Places Discussed

(Critical Guide to Settings and Places in Literature)


Octavius. Fictional small town in the Mohawk Valley of New York State based loosely on Harold Frederic’s hometown of Utica in the same region. There the young Methodist minister Theron Ware is given his first congregation. Octavius proves to be both a disappointment and an opportunity for Theron Ware. He is disappointed in not being posted to the larger and more prosperous town of Tecumseh but is grateful to leave the provincial village of Tyre behind him. Octavius represents an opportunity for him to develop his talents on a bigger stage. However, in Octavius Theron confronts both an ultraconservative congregation and the unorthodox opinions of the Irish Catholic Celia Madden, the Roman Catholic priest Father Forbes, and Dr. Ledsmar. Octavius develops into a battleground for Theron’s soul, as he faces puzzling and unsettling temptations from each of his three new acquaintances.

Celia Madden’s chamber

Celia Madden’s chamber. Celia’s “sacred chamber” is her bedroom and sitting room. Furnished with nude statuary, paintings of the Madonna and Child, candles, and flowing draperies, her chamber reflects her “Greek” philosophy and sense of the exotic and beautiful. The room also intensifies the heady pleasure that Theron finds with Celia. She intoxicates him with her beauty, with her liberated philosophy of life, and with the emotional intensity of Frédéric Chopin’s music.

Forbes’s home

Forbes’s home. Roman Catholic church and rectory in Octavius. Theron compares his role as a Protestant minister with Father Forbes’s role as a Catholic priest. Forbes is a patrician autocrat, in command, living in luxury, and idolized by his female parishioners. He leaves parishioners waiting for hours while, in contrast, Theron is always at the disposal of his congregation. In his dining...

(The entire section is 770 words.)

Historical Context

(Novels for Students)

Higher Criticism

The “higher criticism” that Forbes and Ledsmar are so familiar with in the novel refers to a...

(The entire section is 537 words.)

Literary Style

(Novels for Students)


Ware thinks he is becoming enlightened through his contact with Forbes and Celia, an idea that is...

(The entire section is 384 words.)

Compare and Contrast

(Novels for Students)

1880s–1890s: From May to October of 1893, an estimated 27 million people attend Chicago’s World’s Columbian Exposition (World...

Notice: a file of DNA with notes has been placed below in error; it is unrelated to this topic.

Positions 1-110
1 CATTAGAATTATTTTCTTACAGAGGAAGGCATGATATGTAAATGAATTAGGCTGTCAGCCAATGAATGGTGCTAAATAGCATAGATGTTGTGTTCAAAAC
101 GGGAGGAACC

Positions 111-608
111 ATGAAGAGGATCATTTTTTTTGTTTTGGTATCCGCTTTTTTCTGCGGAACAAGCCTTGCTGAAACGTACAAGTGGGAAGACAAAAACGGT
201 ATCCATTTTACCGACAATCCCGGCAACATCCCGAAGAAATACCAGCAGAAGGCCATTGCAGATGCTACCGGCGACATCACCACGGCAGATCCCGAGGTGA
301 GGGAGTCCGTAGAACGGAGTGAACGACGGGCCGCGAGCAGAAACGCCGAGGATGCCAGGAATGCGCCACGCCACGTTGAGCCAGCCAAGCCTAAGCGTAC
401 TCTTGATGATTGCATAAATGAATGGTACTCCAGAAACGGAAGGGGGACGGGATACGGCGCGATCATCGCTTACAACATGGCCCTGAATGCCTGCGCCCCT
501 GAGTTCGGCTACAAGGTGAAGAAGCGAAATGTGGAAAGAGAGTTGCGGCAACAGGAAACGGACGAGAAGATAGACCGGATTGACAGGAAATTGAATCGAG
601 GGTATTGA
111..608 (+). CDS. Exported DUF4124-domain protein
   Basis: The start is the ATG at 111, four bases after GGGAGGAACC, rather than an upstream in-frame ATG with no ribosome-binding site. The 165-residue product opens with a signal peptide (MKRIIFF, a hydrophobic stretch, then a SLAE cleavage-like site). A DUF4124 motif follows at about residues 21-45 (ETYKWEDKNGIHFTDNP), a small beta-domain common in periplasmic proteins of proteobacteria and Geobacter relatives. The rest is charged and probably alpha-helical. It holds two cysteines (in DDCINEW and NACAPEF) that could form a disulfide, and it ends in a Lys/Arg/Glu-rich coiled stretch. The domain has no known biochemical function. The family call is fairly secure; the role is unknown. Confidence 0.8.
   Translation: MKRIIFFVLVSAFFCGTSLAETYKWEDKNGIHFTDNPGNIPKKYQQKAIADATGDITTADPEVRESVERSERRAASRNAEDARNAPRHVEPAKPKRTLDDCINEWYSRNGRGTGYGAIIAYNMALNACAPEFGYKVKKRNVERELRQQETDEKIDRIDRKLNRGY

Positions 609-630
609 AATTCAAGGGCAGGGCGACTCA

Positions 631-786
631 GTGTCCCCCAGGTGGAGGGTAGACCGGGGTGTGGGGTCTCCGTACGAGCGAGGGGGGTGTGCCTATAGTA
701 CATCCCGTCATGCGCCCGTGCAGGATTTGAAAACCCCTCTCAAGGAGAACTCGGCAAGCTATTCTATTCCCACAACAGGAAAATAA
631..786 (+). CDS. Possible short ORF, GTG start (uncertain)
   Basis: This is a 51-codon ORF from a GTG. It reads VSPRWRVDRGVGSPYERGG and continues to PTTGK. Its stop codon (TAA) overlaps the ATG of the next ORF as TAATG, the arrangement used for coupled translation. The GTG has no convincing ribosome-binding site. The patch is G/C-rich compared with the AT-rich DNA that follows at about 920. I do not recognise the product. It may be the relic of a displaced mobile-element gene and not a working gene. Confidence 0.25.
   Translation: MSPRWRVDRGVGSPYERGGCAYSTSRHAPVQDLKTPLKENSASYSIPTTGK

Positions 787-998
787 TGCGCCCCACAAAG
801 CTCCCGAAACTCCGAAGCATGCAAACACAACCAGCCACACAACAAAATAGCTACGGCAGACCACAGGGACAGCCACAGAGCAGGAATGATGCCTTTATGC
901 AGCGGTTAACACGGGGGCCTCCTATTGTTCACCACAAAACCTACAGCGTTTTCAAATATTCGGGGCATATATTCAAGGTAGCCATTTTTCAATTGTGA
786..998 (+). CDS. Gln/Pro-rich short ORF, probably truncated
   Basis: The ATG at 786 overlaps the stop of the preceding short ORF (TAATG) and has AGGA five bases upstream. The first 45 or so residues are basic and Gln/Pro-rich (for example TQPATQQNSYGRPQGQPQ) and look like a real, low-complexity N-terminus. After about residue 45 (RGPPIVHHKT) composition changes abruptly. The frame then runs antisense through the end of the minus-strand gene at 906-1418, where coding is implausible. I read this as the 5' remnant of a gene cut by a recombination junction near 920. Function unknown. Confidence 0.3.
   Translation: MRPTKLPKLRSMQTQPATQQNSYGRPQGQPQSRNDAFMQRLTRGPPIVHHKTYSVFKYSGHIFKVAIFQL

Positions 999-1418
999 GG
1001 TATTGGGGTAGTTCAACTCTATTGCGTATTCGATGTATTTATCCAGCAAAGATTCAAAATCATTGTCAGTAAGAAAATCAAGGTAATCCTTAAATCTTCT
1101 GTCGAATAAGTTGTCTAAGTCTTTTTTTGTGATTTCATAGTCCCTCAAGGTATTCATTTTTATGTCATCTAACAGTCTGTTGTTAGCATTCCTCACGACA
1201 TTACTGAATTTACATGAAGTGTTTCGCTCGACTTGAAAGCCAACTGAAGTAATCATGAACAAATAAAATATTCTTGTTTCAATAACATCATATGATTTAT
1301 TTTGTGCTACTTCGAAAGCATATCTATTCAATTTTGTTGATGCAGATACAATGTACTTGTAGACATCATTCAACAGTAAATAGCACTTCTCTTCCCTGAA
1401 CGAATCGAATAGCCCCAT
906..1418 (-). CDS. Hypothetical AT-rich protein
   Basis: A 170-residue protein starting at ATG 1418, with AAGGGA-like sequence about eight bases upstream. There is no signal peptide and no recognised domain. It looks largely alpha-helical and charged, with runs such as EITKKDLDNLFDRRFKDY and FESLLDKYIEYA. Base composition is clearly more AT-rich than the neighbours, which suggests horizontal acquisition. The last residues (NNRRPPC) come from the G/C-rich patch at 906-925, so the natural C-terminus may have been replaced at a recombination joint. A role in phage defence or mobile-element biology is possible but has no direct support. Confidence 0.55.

(The entire section is 228 words.)

Topics for Further Study

(Novels for Students)

When The Damnation of Theron Ware was first published in England, the title was Illumination. Based on the content of the plot...

(The entire section is 210 words.)

What Do I Read Next?

(Novels for Students)

Several critics have noted the close affinity between The Damnation of Theron Ware and Nathaniel Hawthorne’s The Scarlet...

(The entire section is 227 words.)

Bibliography and Further Reading

(Novels for Students)


Carter, Everett, “Introduction,” in The Damnation of Theron Ware, Harvard University Press/Belknap...

(The entire section is 356 words.)


(Great Characters in Literature)

Briggs, Austin, Jr. The Novels of Harold Frederic. Ithaca, N.Y.: Cornell University Press, 1969. A starting point for any discussion of the novel. While considering Frederic’s work as a whole, it considers sources for, influences on, and critical reactions to the novel.

MacFarlane, Lisa Watt. “Resurrecting Man: Desire and The Damnation of Theron Ware.” Studies in American Fiction 20, no. 2 (Fall, 1992): 127-143. Focuses on “the convergence of gender and religion” in the novel and argues that Frederic uses Theron as a transitional or mediating figure for the evolving roles of women in society.

Michelson, Bruce. “Theron Ware in the Wilderness of Ideas.” American Literary Realism, 1870-1910 25, no. 1 (Fall, 1992): 54-73. Focuses on the place and especially the time in which the action takes place. Argues that the novel uses Theron’s character to express the particular difficulties of maintaining identity in the turmoil of the age.

O’Donnell, Thomas F., and Hoyt C. Franchere. “The Damnation of Theron Ware.” In Harold Frederic. New York: Twayne, 1961. A chapter in a standard biography of Frederic, this study places the novel in the context of the author’s life and offers a general critical analysis.

Oehlschlaeger, Fritz. “Passion, Authority, and Faith in The Damnation of Theron Ware.” American Literature 58, no. 2 (May, 1986): 238-255. While emphasizing the sociological and gender themes of the novel, Oehlschlaeger argues that the novel focuses on the breakdown of traditional authorities in the late nineteenth century.